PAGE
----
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Man marries his own mother-in-law after divorcing his wife and getting 500-year-old law overturned - healthyfrog

Man marries his own mother-in-law after divorcing his wife and getting 500-year-old law overturned

A man has married his own mother-in-law after divorcing his wife of eight years and getting a 500-year-old law overturned.

Clive Blunden, 65, and Brenda, 77, have been together for over 30 years and officially tied the knot in 2007.

But Clive, from Warrington, Cheshire, was arrested in 1997 after the pair announced their plans to marry.

Clive Blunden, 65, and Brenda, 77, above in 2012, tied the knot in 2007. Clive made history when he became the first man in over 400 years to marry his mother-in-law

Clive and Brenda first began dating in 1989, four years after Clive divorced from Irene

Clive's ex-wife and Brenda's daughter, Irene Little

Clive and Brenda first began dating in 1989, left, four years after Clive divorced from Irene Little, right, who previously said she felt her mother ‘totally betrayed’ her

The 65-year-old was told he could be sentenced to up to seven years in prison due to a ‘lawful impediment’, so the couple decided to change Brenda’s surname by deed poll instead.

Clive then went on to work for the law to be changed, with a European Court overturning it ten years later, in 2005.

European human rights judges granted a British woman the right to marry her father-in-law, with the decision forcing the UK’s Government to alter British law so that she could become the wife of her ex-husband’s father.

The Government had claimed the existing law protected the family and morality, prevented sexual competition between parents and children and shielded children from confusion, anxiety and harm.

The seven European judges said the British ban broke Article 12 of the European Human Rights Convention, which gives men and women the right to marry. 

Clive told the Mirror: ‘People thought we wouldn’t last but we are stronger than ever. We’re together 24/7 and there’s a magic to it.’ 

Clive and Brenda pictured on ITV's This Morning in London in 2012. The pair renewed their wedding vows five years after they married in 2007

Clive and Brenda pictured on ITV’s This Morning in London in 2012. The pair renewed their wedding vows five years after they married in 2007

Clive Blunden, 65, and Brenda, 77, above in 2012, have been together for more than 30 years

The pair married two years after the ancient law was overturned

Clive Blunden, 65, and Brenda, 77, above in 2012, have been together for more than 30 years. The pair married two years after the ancient law was overturned

Ancient law that bans marrying your parents-in-law is overturned

European human rights judges granted a British woman the right to marry her father-in-law in September 2005.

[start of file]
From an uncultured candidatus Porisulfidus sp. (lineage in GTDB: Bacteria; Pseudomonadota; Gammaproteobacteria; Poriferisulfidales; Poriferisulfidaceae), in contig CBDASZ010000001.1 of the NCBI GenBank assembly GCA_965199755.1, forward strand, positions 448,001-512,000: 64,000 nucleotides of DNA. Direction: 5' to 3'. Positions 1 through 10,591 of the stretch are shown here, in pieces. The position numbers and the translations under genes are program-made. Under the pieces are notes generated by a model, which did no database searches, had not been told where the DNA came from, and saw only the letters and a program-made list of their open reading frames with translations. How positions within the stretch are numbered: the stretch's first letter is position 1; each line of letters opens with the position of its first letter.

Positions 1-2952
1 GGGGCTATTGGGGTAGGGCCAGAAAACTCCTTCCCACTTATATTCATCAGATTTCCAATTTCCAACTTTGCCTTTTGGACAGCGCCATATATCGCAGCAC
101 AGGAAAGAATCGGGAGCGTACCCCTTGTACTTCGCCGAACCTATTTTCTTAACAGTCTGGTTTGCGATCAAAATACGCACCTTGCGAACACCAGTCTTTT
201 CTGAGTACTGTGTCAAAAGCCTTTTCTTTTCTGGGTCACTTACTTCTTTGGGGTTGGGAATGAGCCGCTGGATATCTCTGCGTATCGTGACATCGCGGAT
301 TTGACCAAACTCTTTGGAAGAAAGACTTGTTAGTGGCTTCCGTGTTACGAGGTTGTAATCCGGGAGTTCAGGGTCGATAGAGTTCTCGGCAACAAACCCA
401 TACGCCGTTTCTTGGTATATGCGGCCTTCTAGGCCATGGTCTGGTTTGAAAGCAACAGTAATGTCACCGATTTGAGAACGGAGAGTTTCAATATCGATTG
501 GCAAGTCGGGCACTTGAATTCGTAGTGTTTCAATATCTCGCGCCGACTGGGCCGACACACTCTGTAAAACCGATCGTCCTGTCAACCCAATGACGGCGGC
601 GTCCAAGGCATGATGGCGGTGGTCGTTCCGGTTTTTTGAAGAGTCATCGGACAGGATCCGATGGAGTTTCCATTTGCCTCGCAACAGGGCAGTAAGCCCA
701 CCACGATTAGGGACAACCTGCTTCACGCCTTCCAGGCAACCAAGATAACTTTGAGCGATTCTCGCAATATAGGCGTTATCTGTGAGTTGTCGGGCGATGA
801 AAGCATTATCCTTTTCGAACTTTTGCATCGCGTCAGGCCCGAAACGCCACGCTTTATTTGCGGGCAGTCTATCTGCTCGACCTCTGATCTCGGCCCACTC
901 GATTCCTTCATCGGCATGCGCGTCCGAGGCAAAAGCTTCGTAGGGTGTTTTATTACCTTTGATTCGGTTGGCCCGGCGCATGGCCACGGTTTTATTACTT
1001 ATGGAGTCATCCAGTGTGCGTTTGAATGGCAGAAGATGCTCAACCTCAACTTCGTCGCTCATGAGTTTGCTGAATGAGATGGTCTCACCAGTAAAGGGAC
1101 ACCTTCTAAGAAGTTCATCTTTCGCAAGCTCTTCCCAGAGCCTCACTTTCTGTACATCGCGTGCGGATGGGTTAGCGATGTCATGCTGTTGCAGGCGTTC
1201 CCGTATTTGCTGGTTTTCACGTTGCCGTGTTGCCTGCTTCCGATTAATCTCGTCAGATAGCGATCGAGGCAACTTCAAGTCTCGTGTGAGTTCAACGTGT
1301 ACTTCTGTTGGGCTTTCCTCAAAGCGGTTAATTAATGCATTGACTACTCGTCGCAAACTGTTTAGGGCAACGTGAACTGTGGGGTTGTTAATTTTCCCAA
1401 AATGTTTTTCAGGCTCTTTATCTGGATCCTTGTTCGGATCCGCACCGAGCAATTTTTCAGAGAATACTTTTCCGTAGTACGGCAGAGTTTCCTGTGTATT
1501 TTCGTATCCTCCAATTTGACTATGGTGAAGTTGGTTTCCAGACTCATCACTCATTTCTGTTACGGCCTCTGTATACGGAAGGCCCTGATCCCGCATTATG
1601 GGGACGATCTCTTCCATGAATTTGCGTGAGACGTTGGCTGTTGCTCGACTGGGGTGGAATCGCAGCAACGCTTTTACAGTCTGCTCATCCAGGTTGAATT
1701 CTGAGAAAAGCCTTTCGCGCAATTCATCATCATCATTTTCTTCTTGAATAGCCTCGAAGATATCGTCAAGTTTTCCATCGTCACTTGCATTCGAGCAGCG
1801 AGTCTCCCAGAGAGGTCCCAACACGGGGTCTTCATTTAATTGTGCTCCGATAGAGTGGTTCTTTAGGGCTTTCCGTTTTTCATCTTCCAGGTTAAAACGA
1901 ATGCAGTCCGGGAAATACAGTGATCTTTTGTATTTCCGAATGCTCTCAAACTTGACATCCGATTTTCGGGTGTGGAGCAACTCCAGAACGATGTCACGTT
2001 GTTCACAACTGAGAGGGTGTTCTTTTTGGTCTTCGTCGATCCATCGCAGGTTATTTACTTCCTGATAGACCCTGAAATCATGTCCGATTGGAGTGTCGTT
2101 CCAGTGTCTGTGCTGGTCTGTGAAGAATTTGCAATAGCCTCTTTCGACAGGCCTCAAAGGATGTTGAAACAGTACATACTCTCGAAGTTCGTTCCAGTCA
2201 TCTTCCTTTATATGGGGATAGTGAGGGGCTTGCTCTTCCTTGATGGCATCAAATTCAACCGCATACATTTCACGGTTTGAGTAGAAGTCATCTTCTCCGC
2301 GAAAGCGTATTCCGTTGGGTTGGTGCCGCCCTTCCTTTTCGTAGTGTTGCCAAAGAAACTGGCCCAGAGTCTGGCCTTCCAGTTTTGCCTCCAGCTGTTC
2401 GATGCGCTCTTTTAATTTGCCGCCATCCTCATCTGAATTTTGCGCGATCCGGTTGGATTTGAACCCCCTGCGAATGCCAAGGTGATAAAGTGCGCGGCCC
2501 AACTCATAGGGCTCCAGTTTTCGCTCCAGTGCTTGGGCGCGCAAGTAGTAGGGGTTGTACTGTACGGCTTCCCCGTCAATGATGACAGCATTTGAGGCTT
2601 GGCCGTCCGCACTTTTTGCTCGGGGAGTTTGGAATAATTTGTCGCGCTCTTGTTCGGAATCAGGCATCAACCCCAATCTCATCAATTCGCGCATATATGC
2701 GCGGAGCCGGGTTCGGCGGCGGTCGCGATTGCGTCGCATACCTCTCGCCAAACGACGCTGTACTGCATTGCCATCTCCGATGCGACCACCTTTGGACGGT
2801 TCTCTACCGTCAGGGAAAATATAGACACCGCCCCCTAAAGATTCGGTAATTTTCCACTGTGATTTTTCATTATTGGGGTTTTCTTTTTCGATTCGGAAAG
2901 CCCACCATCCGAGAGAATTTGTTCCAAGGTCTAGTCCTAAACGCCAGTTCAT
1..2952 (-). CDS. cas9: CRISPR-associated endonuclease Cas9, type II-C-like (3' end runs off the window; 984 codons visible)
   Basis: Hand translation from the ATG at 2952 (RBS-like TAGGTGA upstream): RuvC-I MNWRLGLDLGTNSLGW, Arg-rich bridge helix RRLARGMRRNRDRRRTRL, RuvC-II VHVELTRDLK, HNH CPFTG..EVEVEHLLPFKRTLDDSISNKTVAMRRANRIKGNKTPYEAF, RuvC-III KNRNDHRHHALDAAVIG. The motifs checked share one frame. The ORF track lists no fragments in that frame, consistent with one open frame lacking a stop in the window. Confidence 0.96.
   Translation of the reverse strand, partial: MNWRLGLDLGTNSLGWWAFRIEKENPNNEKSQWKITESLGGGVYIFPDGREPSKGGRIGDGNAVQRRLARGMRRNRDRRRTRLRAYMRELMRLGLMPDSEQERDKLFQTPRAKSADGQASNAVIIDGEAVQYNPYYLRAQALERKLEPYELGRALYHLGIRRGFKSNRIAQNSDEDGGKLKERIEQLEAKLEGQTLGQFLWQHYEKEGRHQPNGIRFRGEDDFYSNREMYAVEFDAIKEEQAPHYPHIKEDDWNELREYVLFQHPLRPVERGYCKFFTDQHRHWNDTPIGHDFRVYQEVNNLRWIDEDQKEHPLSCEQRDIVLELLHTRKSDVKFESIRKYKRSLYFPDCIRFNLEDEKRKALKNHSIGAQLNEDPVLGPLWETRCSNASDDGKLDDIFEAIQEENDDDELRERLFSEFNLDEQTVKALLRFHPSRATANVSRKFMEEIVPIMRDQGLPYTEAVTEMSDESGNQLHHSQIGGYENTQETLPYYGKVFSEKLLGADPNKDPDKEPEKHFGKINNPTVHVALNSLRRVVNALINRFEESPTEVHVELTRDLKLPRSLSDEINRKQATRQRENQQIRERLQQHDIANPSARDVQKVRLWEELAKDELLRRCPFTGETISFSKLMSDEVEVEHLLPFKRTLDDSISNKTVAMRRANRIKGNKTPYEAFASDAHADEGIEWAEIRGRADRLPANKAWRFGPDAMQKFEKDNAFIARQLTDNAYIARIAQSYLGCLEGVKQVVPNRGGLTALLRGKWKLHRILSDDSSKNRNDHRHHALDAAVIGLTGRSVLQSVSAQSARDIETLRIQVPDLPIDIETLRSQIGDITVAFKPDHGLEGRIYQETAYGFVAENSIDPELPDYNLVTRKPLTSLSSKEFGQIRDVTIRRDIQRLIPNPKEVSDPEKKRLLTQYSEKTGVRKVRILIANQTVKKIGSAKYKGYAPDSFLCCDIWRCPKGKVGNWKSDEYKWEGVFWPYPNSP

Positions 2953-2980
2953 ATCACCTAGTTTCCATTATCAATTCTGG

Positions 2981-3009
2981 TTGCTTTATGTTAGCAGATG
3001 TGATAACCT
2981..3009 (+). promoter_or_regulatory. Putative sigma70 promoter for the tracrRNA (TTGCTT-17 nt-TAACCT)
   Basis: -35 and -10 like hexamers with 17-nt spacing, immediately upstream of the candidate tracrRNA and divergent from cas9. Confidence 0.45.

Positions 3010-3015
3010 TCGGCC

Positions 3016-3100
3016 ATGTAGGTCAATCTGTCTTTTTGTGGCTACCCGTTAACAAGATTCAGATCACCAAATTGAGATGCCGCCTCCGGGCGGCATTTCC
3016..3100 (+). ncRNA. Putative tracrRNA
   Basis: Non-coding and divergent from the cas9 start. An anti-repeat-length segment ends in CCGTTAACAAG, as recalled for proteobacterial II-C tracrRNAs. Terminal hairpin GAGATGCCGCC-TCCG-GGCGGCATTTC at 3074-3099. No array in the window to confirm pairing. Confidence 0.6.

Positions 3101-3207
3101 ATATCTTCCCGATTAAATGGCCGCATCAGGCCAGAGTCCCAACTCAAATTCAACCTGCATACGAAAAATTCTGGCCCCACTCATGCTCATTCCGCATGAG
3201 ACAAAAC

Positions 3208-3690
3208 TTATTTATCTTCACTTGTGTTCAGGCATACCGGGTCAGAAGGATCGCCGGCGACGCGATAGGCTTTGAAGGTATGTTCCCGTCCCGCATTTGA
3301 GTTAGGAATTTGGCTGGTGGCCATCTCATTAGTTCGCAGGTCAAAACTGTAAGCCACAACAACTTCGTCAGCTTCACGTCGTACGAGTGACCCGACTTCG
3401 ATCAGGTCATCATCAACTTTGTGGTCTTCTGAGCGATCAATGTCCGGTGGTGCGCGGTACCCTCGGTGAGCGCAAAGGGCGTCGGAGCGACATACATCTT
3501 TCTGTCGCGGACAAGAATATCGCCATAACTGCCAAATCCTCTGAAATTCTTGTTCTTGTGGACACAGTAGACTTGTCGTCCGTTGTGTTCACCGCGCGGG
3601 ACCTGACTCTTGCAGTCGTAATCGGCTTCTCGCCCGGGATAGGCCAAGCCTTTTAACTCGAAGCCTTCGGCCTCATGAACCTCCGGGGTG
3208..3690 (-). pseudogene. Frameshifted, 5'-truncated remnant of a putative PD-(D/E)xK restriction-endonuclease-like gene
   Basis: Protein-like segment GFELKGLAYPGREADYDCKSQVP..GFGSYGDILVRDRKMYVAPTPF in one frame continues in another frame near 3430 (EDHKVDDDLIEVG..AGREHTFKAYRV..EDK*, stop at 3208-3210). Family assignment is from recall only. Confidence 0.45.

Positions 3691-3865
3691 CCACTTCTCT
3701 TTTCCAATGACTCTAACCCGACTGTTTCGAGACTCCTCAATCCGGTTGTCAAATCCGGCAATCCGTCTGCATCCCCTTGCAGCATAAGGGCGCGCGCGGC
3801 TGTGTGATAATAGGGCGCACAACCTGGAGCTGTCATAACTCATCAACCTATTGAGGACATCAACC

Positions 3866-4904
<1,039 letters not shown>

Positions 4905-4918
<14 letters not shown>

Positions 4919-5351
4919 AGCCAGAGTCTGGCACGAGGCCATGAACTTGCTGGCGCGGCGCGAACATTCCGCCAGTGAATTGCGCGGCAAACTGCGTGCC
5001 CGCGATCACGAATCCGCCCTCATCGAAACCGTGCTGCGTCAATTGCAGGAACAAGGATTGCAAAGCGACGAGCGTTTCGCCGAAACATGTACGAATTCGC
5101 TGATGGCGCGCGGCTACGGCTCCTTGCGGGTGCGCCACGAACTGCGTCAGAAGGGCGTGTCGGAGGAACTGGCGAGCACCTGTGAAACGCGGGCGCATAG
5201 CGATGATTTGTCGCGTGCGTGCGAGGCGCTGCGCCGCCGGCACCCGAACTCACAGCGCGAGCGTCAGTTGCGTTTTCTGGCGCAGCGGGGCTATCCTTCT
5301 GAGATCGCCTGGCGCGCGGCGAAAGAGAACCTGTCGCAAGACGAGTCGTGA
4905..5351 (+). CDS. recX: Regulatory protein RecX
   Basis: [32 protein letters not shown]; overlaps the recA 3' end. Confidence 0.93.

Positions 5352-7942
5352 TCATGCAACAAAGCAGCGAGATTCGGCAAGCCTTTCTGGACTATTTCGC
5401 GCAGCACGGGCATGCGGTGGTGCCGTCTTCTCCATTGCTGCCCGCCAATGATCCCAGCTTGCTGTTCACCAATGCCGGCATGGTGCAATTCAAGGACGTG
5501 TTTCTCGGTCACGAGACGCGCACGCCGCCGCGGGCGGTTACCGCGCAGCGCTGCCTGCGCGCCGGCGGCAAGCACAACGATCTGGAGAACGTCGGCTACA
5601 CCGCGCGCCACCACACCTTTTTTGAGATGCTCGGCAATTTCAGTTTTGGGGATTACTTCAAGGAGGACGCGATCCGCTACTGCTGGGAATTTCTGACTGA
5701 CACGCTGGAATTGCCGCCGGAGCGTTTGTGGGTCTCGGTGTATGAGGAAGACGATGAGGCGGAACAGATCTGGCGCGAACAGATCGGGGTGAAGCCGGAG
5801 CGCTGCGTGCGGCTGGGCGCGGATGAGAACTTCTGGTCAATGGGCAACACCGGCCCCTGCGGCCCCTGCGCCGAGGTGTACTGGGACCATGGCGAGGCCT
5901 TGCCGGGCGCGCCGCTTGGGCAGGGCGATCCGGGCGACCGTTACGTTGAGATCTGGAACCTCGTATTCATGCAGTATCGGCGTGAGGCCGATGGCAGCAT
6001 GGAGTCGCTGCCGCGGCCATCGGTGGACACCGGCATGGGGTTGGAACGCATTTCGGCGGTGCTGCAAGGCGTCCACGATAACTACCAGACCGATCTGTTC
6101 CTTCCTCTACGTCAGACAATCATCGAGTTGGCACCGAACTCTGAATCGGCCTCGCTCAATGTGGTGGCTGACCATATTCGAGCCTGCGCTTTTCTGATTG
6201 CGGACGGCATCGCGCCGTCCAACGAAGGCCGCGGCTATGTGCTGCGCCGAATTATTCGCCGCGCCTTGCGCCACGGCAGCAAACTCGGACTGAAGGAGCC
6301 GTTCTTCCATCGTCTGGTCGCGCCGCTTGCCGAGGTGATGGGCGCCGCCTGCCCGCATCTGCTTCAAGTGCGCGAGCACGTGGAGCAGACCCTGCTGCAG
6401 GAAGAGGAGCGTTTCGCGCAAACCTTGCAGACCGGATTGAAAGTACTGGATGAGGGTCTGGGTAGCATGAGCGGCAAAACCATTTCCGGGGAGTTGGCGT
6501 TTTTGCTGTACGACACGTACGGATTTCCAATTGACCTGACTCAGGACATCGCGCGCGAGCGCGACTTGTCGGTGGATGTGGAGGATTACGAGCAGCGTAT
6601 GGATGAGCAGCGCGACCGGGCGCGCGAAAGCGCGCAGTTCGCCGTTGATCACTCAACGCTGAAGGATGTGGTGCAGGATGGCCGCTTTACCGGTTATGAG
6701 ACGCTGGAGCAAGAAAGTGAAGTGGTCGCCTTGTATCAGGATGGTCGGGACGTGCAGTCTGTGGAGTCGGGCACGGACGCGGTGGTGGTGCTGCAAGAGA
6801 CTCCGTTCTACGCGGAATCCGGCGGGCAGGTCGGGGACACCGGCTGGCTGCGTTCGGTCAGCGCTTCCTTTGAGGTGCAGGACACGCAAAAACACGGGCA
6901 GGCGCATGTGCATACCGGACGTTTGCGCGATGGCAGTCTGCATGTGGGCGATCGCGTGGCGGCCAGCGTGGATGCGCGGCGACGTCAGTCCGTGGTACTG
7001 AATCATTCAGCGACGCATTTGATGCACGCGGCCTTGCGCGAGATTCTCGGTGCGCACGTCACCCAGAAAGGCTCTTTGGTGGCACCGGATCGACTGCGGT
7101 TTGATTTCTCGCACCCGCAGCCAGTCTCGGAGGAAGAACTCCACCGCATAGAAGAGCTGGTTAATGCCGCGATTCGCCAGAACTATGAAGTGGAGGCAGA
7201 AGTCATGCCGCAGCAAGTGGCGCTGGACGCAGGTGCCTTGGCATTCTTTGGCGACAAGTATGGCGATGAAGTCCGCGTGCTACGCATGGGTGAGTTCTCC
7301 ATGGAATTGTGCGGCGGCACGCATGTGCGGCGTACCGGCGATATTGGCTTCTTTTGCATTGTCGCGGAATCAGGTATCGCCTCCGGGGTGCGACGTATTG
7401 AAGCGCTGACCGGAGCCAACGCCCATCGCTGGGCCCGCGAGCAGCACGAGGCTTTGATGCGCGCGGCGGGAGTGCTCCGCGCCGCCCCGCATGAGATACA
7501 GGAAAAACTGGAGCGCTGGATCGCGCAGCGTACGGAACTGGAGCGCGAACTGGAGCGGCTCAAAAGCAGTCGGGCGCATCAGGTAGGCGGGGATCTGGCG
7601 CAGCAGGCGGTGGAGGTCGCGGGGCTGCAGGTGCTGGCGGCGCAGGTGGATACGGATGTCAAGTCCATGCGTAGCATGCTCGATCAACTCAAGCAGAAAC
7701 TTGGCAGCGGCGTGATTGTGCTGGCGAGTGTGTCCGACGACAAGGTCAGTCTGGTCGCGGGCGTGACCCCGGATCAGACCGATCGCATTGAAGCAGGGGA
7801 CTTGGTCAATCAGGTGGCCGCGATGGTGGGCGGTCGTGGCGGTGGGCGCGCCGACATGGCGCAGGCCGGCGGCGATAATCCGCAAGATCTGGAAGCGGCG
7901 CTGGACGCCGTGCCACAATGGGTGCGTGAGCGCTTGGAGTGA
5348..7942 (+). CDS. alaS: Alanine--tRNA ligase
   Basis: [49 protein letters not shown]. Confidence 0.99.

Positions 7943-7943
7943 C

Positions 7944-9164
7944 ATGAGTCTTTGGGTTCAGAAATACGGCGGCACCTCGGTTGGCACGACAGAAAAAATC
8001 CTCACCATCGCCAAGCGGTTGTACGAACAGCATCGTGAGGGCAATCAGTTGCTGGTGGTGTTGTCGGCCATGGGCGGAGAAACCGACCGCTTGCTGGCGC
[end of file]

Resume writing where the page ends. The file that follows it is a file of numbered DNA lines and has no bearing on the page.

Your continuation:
The decision forced the Government to alter British law so that she could become the wife of her ex-husband’s father.

The couple were banned from marrying due to an ancient law that said parents-in-law cannot marry their sons and daughters-in-law.

The Government had claimed the existing law protected the family and morality, prevented sexual competition between parents and children and shielded children from confusion, anxiety and harm.

At the time, family values campaigners condemned the Strasbourg judgment.

Hugh McKinney of the National Family Campaign said: ‘This ruling will remove legal safeguards against such relationships which have been in place for hundreds of years for good legal, sexual and familial reasons.’ 

The seven European judges said the British ban broke Article 12 of the European Human Rights Convention, which gives men and women the right to marry.

They said since the couple were already living together, the ban had no bearing on the condition of their family life.

The couple first began dating in 1989, four years after he divorced from Brenda’s daughter, Irene Little.

Brenda added: ‘Clive is a gentleman and he looks after me. I can get a bit argumentative but he quietens me down.’ 

Referring to how the pair got together, Clive previously told the BBC: ‘I used to come and see the children at the house.

‘We got talking, went for a drink, a meal, like any normal relationship.

‘At the time it was just like any other relationship, I had been on my own for four years.’

He added that the decision initially came as a shock to the family but said they have developed to a friendlier relationship over time.

Brenda said that her ex-husband even stirred them on, claiming the decision to marry was not related to her daughter as she had re-married at the time. 

Clive and Irene married in 1977 and had two daughters, divorcing in 1985.

Irene did not attend Clive and Brenda’s wedding and previously said she felt her mother ‘totally betrayed’ her.

She told The People in 2012: ‘I don’t even know who my mum is any more – she totally betrayed me.

‘This person who is smiling and laughing with my ex, posing for photographs and talking about renewing her vows is a total stranger to me.’

Irene also earlier accused Clive of being violent during their marriage – a claim which he denies.

Referring to her mother, she added: ‘I feel sorry for her and I fear for her safety – but she knows exactly what she’s getting into.’

The mother-of-three said Brenda helped to support her after the divorce, claiming she confided in her about his allegedly vicious behaviour.

Irene’s ex-husband and mother disagreed with her claims, with Clive saying their marriage broke down due to her working night shifts at the time.

Brenda also said she has a close relationship with her daughter, adding that she regularly came to visit.